A story about a teenage boy raised by a clairvoyant mother taking in a bullied kid into his gang of violent outsiders is told through “Beautiful Beings” (2022) by Icelandic director Gudmundur Arnar Gudmundsson. The film won the one and only award of UBIFF, Audience Award, as it exceptionally connects to the audience at an emotional level. The film about a group of rebellious teenagers shows the struggle they go through because of their respective negligent parents. Teen actors in this film were plausibly talented and the directing and cinematography were outstanding. Rape, “daddy issues”, stepfather prob lems, drugs and violence are shown in the film with balance and harmony to make people realize that teenagers are mostly the victims of such actions.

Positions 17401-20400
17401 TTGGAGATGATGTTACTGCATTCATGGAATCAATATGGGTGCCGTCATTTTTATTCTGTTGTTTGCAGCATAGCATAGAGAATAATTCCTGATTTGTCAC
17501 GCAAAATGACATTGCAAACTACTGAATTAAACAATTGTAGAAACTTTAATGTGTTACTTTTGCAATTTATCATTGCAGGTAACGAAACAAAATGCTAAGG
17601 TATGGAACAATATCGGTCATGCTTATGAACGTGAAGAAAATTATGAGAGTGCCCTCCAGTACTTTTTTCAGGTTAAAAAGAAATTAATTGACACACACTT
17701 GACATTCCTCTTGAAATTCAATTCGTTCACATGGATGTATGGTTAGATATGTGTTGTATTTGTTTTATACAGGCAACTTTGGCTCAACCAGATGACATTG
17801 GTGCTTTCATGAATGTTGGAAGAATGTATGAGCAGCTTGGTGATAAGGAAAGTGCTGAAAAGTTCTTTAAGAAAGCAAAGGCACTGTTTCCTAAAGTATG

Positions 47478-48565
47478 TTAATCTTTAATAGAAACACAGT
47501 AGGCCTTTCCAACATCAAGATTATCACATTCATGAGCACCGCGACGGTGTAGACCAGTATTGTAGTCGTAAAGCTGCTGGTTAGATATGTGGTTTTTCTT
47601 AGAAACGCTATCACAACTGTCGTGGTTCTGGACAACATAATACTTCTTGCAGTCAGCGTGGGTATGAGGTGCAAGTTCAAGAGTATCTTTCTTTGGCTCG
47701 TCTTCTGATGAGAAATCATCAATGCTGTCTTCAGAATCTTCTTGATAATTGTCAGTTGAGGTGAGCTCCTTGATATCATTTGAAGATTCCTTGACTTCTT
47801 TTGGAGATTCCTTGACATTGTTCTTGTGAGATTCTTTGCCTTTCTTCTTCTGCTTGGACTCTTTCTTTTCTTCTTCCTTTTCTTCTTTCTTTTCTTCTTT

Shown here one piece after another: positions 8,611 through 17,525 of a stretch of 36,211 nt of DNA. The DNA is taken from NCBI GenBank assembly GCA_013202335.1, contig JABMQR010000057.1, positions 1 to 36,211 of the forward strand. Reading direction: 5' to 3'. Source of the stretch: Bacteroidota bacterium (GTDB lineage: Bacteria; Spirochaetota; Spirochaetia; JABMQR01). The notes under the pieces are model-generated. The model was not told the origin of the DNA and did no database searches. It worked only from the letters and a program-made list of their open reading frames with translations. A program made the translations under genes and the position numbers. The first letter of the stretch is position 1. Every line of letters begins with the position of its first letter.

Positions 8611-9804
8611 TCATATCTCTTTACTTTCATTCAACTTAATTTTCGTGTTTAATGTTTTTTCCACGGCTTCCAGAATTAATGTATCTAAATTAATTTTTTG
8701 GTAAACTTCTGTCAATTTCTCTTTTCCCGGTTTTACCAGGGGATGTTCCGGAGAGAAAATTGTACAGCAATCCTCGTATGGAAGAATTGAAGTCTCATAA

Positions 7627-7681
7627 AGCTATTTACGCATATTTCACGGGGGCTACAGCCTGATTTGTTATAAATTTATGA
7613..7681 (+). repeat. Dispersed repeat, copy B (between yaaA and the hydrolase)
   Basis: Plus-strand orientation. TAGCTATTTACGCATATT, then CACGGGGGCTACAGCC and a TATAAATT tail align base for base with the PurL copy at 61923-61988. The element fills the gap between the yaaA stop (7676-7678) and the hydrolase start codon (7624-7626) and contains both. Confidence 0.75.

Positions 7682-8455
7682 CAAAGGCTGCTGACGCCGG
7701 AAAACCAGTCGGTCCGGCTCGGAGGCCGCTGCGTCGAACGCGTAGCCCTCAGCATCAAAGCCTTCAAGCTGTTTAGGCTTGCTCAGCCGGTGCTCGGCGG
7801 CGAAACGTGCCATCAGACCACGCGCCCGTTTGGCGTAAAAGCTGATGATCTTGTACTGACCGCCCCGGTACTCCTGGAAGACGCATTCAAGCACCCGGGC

The closing film of the festival was Ruben Ostlund’s “Triangle of Sadness” (2022). The closing performance is considered the high- light of any art festival and the film truly deserved the spot. The Danish director casted renowned actor Woody Harrelson and up-and- coming actors Harris Dickinson and Charlbi Dean Kriek, as well as talented Filipino actress Dolly Earnshaw de Leon. The casting was perfect and perhaps if other actors were hired, it wouldn’t have claimed the Palme d’Or at the Cannes Film Festival. Before the film started, S.Byambaa, the director of “Bedridden” (2021), said that he is a huge fan of Ostlund’s films. He said, “Ruben Ostlund’s films often have a theme of conflict that unveils the essence of human beings.”